College Football: How Many National Titles Do the Alabama Crimson Tide Deserve?
The AP. The UPI. The Bowl Alliance. The BCS.
What do they all have in common?
None utilize a playoff. Therefore, since the beginning of polling, many a team has been robbed of the opportunity to fairly win national championships.
What is a fan to do?
Well, one might have a little fun and start a project. Using the College Football Data Warehouse and past polling systems (see below for details), I have sifted through the declared end-of-season No. 1 teams and decided which teams I feel have earned the accolade.
Bo Schembechler of Michigan, among others, believed that a true national champion could never be crowned in football (via the New York Times). In some cases, due to the large avoidance of first- and second-ranked teams meeting in postseason games, I will sometimes crown more than one national champion per season.
Of course, this article is meant to get your voice heard, so feel free to comment. Since fans deserve to know why their schools have been awarded certain titles, I present my methodology for each team's case.
This series will encompass eventually all the BCS teams. This summer, in honor of the impending Alabama-Michigan matchup, we will cover only SEC and Big Ten teams. Today we start with the crown jewel of college football's preeminent conference, the SEC, and the current national champion, the Alabama Crimson Tide.
The explicit purpose of this game is to show how the polls and bowls prevent a necessary college football playoff. By examining how confusing it has been to determine a champion, we can observe which way not to choose the best team.
Polls considered include: Alderson System, Anderson & Hester, AP, Berryman (QRPS), BCS, Billingsley Report, Boand System, Caspar Whitney, Colley Matrix, Congrove Computer Rankings, DeVold System, Dickinson System, Dunkel System, Eck Ratings System, Houlgate System, Litkenhous, Massey College Football Ratings, Matthews Grid Ratings, NY Times, Poling System, Rothman, Sagarin Ratings, Williamson System, and Wolfe Systems.
1925 Alabama Crimson Tide
Alabama's 1925 football team became the first Southern team to win the Rose Bowl.
Here is where things get dicey. Alabama has been awarded 14 national titles by various organizations. Here I will counter and offer my support or disapproval of titles the Crimson Tide has been given, in addition to other titles I believe 'Bama is worthy of.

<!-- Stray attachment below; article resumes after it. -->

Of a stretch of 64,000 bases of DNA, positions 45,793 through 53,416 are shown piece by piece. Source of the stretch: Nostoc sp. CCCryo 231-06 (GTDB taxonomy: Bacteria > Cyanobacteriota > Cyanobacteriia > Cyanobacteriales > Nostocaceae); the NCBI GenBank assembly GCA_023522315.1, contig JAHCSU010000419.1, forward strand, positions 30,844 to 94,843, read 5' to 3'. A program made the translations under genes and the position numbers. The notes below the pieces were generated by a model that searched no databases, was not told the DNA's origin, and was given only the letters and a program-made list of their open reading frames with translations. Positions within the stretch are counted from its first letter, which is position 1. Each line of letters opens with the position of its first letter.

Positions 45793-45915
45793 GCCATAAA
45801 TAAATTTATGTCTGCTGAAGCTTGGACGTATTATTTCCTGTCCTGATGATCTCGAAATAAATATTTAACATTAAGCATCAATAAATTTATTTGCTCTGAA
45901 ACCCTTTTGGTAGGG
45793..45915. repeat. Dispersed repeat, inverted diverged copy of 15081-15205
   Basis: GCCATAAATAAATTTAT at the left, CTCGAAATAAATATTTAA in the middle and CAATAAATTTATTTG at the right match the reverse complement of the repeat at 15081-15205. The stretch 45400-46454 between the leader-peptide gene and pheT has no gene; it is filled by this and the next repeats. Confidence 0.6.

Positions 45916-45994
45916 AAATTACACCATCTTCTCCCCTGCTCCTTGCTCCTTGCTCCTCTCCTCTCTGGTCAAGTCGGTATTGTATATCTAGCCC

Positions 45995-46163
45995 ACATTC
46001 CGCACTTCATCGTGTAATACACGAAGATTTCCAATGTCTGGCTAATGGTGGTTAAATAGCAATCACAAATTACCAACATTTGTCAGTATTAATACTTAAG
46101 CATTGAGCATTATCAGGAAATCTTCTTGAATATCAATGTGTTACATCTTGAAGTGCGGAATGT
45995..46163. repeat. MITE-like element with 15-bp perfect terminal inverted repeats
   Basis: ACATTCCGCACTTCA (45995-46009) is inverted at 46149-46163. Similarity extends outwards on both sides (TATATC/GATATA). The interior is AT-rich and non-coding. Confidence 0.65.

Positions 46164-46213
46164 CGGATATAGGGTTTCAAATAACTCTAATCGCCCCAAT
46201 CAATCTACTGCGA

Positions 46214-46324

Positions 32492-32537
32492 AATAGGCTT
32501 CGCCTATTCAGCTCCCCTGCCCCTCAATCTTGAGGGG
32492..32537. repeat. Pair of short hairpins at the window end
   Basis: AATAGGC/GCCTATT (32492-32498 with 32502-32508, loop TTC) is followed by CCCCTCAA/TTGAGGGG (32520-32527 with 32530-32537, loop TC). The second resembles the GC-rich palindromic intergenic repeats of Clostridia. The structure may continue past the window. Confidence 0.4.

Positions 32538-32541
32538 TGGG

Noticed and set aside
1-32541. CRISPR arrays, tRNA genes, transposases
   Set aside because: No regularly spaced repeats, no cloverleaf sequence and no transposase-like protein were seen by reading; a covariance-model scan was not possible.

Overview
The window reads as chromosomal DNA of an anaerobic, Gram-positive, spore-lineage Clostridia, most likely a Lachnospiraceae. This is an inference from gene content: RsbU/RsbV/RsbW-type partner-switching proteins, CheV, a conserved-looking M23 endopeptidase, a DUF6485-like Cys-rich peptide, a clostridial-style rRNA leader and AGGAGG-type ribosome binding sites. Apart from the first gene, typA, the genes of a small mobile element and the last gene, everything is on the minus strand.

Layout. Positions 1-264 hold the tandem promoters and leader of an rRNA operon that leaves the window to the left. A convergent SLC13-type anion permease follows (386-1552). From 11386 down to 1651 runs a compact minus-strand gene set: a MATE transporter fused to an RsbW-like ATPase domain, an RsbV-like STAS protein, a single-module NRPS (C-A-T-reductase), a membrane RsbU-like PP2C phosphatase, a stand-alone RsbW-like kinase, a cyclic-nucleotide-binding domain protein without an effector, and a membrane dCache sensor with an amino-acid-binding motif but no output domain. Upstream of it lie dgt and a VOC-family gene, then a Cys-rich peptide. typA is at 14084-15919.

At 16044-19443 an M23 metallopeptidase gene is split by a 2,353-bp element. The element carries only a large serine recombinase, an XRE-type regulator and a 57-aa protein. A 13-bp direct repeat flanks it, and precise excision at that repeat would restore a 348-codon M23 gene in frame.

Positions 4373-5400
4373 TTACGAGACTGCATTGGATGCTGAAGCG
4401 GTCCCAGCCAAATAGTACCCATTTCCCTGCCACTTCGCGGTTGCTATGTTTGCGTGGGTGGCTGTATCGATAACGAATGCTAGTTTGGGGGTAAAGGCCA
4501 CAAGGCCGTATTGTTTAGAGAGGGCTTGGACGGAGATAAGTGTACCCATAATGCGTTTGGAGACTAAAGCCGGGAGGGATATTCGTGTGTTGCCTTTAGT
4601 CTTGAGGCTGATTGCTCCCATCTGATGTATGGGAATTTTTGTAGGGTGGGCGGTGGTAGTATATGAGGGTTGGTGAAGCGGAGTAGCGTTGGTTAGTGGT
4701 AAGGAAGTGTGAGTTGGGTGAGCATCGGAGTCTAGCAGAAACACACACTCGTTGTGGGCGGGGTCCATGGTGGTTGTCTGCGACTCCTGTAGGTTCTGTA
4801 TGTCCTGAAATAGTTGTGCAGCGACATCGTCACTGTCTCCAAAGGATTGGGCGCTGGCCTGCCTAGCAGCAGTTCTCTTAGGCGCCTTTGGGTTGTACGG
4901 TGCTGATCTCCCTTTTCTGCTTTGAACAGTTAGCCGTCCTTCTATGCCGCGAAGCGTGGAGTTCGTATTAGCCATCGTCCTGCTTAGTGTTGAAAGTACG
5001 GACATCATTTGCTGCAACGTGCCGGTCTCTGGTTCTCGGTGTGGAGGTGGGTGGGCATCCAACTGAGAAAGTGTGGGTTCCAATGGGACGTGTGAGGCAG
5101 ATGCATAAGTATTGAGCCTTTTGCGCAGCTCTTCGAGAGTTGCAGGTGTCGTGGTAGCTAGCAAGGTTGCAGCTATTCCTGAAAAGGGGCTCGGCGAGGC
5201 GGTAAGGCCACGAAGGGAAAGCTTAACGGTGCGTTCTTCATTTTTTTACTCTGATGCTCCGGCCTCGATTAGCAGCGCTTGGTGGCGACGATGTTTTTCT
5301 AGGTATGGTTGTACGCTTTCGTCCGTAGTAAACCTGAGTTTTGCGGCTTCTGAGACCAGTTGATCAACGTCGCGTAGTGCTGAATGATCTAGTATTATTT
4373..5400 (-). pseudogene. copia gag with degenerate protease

Alabama went 10-0 in 1925 under Wallace Wade. I think an perfect season deserves a national title, especially considering the pounding they put on undefeated Washington as they became the first Southern team to play in college football's Rose Bowl—the only bowl at the time.
(Note that for the first couple of slides, this video series will be used to analyze the Tide. As football progresses into the modern era, I can give you more diverse videos.)
1926 Alabama Crimson Tide
Wallace Wade and crew did it again—getting Alabama its second title.
Wade's crew had a dominant second-consecutive season with no losses—but one tie.
While Lafayette finished with an unblemished record, Alabama garnered a tie with Stanford in the Rose Bowl. Fortunately, Stanford had no losses and only tied with Alabama.
It's unfair that two teams who fought for a draw each be denied a claim at the national titles they deserve—thus, I support this second title as well.
1930 Alabama Crimson Tide
Wallace Wade's final year brought title No. 3 to Tuscaloosa.
Wallace Wade went out with a bang in the form of an undefeated and un-tied season. To cap off his career in Tuscaloosa, the Crimson Tide shut out their Rose Bowl opponents Washington State, 24-0.
1934 Alabama Crimson Tide
Don Hutson, Alabama's star end, shined in the Rose Bowl against Stanford.
Alabama just kept on rolling with Frank Thomas as head coach, and yes, they went undefeated and won the Rose Bowl.
An important fact is that Bear Bryant was an end on the 1934 championship squad. He was a varsity letter winner alongside Don Hutson.
1961 Alabama Crimson Tide
Bear Bryant reviews the 1961 shutout of Auburn on the Bear Bryant Show.
Bear Bryant's first championship team was one of his best—and that's saying something.
The Crimson Tide's defense posted six shutouts, including five in a row. Fortunately for Auburn haters, the War Eagle was shot down 34-0.
Alabama would go on to beat future Southeastern Conference opponents Arkansas (who were coached by fellow Hall of Fame coach Frank Broyles), 10-3 in the Sugar Bowl.
1964 Alabama Crimson Tide
Bryant's 1964 team featured NFL Hall of Famer Joe Namath.
I have trouble awarding Alabama this national championship.
Bear Bryant and company lost the Orange Bowl to Texas—and the Longhorns weren't even in the Top Two. Fortunately for Alabama, UPI polls awarded teams national championships based only on regular-season performance.
1966 Alabama Crimson Tide
Alabama had an epically close game against Tennessee in 1966.
Three undefeated teams came into the 1965 bowl season. Michigan State of the Big Ten, Arkansas of the Southwest Conference, and Nebraska of the Big 8 all were a perfect 10-0-0. All three teams lost, including Nebraska, which fell to Alabama.